Tuesday, June 18, 2019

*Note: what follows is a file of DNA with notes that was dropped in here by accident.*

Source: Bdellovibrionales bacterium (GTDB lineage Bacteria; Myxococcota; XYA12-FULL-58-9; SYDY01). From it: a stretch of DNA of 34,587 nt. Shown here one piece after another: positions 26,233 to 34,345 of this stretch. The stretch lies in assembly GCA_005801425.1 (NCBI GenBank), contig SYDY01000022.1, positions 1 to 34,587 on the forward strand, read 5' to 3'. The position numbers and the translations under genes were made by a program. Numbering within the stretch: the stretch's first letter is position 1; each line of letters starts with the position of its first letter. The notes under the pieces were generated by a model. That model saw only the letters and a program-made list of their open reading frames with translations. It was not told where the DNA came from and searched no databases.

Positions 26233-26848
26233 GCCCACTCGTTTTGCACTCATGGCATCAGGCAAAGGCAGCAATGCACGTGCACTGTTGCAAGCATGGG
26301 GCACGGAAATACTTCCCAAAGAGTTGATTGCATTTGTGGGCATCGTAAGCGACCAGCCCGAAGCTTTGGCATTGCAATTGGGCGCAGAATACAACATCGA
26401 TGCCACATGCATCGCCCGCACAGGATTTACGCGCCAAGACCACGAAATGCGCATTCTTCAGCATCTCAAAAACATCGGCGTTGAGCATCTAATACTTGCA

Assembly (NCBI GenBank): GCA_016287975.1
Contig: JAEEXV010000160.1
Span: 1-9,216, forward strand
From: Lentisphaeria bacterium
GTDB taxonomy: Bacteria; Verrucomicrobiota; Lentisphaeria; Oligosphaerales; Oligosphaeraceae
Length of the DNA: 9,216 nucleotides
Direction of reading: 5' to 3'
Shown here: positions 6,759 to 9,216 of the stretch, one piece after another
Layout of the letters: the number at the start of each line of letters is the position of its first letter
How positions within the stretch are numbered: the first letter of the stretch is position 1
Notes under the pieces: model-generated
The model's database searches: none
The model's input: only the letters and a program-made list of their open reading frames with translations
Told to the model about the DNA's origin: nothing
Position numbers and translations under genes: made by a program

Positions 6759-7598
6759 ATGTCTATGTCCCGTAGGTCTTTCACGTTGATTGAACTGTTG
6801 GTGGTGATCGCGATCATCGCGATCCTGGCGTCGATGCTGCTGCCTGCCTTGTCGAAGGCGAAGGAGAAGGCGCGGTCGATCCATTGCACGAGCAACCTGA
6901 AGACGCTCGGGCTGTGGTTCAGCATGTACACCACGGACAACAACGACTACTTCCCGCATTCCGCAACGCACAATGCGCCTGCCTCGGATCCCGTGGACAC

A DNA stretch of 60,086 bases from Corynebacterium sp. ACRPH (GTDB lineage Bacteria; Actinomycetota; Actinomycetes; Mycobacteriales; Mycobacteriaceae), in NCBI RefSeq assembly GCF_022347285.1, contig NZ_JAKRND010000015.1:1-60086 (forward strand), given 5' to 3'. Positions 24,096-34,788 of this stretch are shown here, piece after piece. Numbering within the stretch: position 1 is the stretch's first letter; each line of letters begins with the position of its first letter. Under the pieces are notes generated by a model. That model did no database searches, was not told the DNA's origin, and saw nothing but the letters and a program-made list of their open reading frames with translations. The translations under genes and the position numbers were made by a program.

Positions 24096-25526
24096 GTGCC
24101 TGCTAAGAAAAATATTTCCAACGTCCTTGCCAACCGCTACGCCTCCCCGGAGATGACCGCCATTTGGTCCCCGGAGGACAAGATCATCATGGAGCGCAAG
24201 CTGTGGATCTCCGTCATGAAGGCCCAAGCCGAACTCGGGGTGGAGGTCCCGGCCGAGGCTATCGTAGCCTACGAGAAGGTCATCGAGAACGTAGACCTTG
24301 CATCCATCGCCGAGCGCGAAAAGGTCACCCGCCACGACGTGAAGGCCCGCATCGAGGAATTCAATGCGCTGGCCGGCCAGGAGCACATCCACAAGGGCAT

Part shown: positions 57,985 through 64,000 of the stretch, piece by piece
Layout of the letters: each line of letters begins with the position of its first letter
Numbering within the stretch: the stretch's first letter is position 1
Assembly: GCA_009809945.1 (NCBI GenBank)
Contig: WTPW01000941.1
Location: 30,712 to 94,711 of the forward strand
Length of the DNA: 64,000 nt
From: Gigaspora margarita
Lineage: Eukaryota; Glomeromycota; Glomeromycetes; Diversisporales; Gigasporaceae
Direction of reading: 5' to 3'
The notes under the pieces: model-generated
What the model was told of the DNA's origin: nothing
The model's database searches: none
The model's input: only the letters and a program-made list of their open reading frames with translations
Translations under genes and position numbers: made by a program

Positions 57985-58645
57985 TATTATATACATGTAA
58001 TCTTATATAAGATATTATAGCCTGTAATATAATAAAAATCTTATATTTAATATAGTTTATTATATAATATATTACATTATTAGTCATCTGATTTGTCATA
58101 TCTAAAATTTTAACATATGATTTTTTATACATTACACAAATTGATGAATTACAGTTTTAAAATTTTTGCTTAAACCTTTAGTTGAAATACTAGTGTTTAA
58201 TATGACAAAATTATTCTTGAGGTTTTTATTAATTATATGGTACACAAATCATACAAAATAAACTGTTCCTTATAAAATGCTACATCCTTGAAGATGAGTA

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As a reminder that steam power was used for purposes other than driving engines, the Museum collection includes Steam Hammers. The Hammer is simply a reciprocating engine mounted vertically with a hammer on the end of the shaft while the steam is introduced through a special valve gear to raise or drop the hammer as required. Most of the larger Blacksmith stores owned a Steam Hammer and used it for a wide variety of forging work. Speed of operation and length of stroke could be varied to give light or heavy blows as needed, although precise operation required considerable skill on the operator’s part. Typical of a small Steam Hammer is the one owned by the Museum, built by Peter Pilkington of England circa 1905. The Museum’s Hammer was installed new in the Gear Meat Freezing Works engineering shop and spent its entire working life there.

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